The last woman's name was called and the encouragement began. This woman was someone I really looked up to and admired, so I didn't think I'd have any trouble sharing a few words of praise. So I opened my mouth. What I wanted to say was that this woman positively shined with natural beauty that didn't depend on what she was wearing or whether she had makeup on or anything like that. She just exuded beauty and grace in every circumstance. That's what I meant to say.

"You are beautiful even when your clothes aren't," is what came out.

Another awkward silence ensued as the implications of my words sank in. The woman looked down self-consciously at her outfit and I sat there with my mouth hanging open, trying to think of something else to say.

"I think it's time to wrap it up," our hostess said.

Eleven years have passed since that fateful day. I've replayed it in my mind over and over, wishing I could have a do-over. Wishing for a different outcome. But as painful as the whole thing was, part of me is glad it happened, because as a direct result of that encouragement circle I have striven to not only get better at praising and building others up, but also to become someone who has more than just humor to offer. I realized I LOVED making people laugh and I loved being funny, but I wanted more.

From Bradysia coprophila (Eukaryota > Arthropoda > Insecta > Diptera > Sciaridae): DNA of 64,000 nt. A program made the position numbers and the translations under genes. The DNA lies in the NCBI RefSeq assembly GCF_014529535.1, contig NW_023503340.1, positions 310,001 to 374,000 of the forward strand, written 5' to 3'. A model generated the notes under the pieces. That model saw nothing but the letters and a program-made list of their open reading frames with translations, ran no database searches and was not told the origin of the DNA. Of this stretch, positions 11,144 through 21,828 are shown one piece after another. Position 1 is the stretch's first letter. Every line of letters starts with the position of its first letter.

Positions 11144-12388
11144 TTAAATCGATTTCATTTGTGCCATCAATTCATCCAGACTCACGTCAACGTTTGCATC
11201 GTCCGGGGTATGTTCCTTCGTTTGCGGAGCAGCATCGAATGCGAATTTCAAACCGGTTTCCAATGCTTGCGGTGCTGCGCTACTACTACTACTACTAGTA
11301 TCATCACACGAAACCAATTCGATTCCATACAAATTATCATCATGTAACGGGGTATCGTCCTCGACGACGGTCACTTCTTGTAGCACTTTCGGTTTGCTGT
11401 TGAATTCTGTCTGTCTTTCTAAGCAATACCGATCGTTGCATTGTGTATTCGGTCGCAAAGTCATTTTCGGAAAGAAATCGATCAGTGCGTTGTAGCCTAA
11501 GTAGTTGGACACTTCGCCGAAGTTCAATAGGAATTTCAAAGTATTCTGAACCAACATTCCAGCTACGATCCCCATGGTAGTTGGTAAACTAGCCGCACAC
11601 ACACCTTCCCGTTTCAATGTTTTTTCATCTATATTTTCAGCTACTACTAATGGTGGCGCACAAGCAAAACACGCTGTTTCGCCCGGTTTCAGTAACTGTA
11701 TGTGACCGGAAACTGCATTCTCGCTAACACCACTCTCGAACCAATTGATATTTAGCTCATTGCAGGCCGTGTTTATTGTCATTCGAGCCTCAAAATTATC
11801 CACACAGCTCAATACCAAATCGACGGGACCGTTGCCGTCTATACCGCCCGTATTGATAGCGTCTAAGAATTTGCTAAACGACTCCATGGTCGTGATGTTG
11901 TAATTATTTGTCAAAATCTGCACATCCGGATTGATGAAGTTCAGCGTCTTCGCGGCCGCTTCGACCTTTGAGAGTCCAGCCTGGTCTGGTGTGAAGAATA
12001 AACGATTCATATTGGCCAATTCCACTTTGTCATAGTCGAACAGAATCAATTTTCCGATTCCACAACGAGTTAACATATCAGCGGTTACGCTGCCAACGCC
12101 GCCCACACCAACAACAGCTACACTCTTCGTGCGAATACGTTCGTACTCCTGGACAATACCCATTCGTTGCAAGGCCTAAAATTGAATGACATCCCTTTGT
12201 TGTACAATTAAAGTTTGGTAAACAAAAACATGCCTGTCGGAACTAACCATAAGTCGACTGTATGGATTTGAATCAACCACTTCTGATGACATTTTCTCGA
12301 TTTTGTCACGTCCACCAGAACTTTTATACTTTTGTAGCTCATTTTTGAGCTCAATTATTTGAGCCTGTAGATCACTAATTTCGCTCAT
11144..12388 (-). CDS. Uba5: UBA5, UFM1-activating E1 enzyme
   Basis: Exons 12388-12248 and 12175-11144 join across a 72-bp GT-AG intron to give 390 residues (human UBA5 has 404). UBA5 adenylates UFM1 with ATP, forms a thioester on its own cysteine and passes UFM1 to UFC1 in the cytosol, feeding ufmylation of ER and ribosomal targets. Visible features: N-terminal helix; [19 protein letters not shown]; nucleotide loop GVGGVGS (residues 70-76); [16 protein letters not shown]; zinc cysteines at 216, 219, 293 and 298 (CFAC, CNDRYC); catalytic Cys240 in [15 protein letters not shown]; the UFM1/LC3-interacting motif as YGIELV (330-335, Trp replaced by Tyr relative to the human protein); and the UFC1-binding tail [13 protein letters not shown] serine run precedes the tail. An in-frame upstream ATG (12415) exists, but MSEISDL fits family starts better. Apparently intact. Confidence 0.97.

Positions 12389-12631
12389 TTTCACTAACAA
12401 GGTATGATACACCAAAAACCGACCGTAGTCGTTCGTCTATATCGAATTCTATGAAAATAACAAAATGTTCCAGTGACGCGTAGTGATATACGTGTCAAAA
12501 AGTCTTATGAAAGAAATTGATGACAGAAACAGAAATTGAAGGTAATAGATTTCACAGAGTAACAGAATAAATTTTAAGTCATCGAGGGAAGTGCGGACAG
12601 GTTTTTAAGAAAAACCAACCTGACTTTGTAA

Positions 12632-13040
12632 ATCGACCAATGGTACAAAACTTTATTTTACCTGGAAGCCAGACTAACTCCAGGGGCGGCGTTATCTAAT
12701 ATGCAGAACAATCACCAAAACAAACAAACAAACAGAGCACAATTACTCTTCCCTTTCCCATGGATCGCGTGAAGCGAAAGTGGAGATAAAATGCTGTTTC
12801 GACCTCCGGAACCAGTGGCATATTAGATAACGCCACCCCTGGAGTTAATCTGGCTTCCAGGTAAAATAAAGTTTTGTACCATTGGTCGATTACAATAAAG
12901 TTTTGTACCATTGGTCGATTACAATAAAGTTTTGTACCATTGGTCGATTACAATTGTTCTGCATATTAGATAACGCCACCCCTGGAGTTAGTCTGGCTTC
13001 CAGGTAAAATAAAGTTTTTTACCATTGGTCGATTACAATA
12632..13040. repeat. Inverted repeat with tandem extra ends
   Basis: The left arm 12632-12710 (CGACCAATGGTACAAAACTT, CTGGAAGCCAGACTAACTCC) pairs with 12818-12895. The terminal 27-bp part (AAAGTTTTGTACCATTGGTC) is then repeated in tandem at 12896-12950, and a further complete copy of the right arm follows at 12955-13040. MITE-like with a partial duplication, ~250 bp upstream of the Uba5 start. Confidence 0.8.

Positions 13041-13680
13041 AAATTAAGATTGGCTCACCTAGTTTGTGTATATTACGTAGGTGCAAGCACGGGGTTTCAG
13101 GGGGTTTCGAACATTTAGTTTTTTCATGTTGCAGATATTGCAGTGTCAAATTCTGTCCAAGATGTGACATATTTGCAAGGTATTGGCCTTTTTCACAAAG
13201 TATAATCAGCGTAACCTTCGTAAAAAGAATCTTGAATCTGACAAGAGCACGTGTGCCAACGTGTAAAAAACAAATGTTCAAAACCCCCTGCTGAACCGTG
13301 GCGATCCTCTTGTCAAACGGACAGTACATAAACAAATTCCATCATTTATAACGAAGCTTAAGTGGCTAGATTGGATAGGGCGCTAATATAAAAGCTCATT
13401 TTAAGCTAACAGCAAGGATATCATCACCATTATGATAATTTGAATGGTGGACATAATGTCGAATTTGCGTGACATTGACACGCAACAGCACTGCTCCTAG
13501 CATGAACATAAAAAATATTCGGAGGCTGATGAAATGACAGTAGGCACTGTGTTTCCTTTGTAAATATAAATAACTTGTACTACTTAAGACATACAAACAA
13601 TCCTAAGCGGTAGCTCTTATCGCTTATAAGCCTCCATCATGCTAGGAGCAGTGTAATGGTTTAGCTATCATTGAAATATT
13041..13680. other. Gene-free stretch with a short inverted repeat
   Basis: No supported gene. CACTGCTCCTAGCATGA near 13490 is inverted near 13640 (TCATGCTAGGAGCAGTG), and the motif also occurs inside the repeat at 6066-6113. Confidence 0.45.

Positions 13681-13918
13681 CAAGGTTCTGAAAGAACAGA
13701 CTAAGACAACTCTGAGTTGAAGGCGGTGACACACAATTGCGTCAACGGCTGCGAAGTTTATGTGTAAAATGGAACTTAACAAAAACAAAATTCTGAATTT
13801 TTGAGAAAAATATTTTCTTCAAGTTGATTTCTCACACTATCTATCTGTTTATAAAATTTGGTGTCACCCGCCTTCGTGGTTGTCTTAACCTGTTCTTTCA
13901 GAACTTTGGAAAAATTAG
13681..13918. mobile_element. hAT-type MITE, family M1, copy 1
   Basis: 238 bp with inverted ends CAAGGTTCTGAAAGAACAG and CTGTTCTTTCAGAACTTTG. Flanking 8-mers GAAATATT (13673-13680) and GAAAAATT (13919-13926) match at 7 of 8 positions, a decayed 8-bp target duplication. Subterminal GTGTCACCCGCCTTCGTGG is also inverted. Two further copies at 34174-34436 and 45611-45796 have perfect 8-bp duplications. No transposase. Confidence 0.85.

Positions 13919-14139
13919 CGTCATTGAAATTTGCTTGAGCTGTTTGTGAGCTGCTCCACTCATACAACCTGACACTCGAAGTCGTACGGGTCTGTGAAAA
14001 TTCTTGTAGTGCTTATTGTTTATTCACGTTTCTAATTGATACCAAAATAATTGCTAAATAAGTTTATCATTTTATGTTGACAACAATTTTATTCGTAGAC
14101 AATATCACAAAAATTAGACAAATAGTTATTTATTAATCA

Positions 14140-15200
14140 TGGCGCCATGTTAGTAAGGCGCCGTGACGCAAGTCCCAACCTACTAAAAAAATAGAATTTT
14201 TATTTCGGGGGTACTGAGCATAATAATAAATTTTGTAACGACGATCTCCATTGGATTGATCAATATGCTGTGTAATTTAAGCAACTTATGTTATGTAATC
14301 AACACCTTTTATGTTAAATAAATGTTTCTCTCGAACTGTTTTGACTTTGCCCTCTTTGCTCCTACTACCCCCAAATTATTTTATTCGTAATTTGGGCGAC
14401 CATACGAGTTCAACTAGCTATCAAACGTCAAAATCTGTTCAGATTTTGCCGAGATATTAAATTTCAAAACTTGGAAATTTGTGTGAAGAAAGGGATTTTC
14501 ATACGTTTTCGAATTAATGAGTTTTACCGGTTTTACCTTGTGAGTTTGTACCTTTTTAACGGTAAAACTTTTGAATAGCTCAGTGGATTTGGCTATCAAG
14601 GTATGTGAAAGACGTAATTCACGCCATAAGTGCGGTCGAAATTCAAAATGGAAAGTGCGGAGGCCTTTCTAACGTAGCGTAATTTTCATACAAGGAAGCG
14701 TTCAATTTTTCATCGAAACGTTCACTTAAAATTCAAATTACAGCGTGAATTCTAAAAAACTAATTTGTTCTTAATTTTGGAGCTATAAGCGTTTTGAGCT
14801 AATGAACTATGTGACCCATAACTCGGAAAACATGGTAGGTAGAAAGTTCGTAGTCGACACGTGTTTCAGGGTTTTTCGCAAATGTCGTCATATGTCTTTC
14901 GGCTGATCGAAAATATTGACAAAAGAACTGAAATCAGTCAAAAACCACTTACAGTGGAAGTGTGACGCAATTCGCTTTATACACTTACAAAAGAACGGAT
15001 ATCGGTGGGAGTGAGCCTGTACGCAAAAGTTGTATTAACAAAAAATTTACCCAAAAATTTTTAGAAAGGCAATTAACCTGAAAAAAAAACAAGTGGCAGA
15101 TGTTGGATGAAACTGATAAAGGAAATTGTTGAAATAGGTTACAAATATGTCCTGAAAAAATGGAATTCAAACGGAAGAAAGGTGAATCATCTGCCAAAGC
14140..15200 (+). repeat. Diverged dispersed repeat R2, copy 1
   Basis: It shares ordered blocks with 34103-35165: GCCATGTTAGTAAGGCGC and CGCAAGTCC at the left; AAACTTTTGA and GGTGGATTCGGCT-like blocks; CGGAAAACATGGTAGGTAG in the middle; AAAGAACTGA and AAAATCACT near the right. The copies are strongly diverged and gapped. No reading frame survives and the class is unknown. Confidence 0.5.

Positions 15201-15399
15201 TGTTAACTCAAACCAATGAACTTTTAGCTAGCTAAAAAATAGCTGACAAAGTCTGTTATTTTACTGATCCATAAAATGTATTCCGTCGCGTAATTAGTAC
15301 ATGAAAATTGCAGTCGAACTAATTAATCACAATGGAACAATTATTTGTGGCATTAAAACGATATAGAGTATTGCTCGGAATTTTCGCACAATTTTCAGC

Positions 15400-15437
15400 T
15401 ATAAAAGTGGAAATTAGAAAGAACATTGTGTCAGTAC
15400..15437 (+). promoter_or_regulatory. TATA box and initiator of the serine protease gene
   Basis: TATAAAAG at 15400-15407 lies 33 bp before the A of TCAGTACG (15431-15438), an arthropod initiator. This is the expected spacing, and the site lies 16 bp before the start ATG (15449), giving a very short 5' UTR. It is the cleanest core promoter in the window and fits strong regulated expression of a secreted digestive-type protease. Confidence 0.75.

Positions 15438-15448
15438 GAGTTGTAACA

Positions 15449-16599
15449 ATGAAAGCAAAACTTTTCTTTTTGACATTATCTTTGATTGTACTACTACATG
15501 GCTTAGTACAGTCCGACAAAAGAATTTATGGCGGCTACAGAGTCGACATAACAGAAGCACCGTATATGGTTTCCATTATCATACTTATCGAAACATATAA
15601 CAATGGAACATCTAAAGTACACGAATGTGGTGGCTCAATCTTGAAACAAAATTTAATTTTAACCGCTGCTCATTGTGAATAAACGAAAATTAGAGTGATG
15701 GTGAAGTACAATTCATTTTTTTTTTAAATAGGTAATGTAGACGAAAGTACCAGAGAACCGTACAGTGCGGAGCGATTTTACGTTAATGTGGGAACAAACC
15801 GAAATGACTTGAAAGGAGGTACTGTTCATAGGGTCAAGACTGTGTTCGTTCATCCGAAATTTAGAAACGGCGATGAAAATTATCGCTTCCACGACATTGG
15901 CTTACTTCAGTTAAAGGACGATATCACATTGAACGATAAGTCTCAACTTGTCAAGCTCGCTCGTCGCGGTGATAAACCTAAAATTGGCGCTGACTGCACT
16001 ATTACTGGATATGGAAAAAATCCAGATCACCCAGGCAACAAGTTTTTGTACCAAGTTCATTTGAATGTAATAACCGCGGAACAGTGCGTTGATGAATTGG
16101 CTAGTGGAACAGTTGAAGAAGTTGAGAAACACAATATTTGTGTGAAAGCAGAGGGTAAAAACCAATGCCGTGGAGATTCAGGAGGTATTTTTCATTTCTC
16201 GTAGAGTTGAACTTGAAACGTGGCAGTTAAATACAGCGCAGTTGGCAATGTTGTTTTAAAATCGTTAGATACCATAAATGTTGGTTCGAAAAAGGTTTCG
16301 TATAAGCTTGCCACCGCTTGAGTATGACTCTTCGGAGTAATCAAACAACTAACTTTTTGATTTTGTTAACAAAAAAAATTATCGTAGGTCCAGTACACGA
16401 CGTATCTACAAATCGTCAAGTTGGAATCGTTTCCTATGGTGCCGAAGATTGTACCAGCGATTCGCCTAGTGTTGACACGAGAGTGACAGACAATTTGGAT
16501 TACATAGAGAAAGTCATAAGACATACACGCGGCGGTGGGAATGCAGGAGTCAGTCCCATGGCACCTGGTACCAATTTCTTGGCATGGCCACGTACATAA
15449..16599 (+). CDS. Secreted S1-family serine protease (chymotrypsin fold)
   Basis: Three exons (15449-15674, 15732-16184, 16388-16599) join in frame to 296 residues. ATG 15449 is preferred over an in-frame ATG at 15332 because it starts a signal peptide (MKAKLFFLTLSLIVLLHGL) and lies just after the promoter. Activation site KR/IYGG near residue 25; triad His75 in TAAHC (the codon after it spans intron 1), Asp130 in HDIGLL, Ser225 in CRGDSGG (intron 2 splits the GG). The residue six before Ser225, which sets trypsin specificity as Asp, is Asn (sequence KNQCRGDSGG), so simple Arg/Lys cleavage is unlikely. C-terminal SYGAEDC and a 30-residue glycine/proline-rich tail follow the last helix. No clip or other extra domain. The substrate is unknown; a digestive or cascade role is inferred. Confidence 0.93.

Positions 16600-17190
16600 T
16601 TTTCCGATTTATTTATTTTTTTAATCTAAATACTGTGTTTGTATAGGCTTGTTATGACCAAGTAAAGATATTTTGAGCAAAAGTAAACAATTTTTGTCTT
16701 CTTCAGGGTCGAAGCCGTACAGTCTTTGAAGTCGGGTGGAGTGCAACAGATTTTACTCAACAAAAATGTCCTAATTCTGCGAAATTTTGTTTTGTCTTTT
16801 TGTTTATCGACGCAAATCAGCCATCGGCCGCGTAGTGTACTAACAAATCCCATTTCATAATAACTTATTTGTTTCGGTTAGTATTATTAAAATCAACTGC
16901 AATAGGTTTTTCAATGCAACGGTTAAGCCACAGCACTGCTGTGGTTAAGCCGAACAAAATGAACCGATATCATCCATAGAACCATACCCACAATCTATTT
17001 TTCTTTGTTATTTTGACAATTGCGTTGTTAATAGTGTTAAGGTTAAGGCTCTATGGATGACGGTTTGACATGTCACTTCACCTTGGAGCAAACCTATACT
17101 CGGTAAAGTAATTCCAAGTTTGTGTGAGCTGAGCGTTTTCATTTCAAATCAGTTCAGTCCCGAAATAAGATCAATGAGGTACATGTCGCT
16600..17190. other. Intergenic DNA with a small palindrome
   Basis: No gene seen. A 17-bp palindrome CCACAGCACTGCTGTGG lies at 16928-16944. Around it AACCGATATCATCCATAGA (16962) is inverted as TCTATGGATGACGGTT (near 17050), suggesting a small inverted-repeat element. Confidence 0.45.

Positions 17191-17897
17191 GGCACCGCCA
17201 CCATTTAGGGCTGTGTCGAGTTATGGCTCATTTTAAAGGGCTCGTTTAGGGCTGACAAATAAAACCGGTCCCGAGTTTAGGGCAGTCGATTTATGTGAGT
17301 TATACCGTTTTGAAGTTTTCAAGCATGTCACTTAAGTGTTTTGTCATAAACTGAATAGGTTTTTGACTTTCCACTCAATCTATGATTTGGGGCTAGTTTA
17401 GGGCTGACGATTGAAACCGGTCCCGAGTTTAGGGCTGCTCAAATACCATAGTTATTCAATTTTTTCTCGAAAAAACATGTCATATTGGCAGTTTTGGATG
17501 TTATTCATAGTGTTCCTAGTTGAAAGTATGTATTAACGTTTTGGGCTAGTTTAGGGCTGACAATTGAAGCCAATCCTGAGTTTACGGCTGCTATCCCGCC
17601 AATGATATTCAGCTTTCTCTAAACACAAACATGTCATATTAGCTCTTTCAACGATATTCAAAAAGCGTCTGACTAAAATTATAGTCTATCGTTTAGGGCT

The circle of doom, as I now call it, forced me to take a good, hard look at my heart and decide what I wanted to be known for...what qualities I wanted the world to see in me. And then I had to go about developing them. I'm still working on that part.

Maybe you've had a "circle of doom" moment in your life that caused you to reevaluate your character or your trajectory. If so, I'd love to hear about it. If not, imagine me sitting there, with all eyes on me and waiting for someone to speak, and ask yourself, "What would the circle say about me?" Then try not to throw up. 

And one last thing: if you ever invite me to participate in another encouragement circle, don't be surprised if I run away.

Wednesday, April 6, 2016

Pressure cooker

My youngest son, Simon, is a bright kid. And very imaginative. But he doesn't do well under pressure. He likes to have time to think things over and process his thoughts and feelings.

Well, ever since the boys moved into the basement bedroom together, we've had a certain bedtime routine. The boys brush their teeth and get in their pajamas, we have our Bible time on the couch, and then we go downstairs to tuck the boys into bed and pray.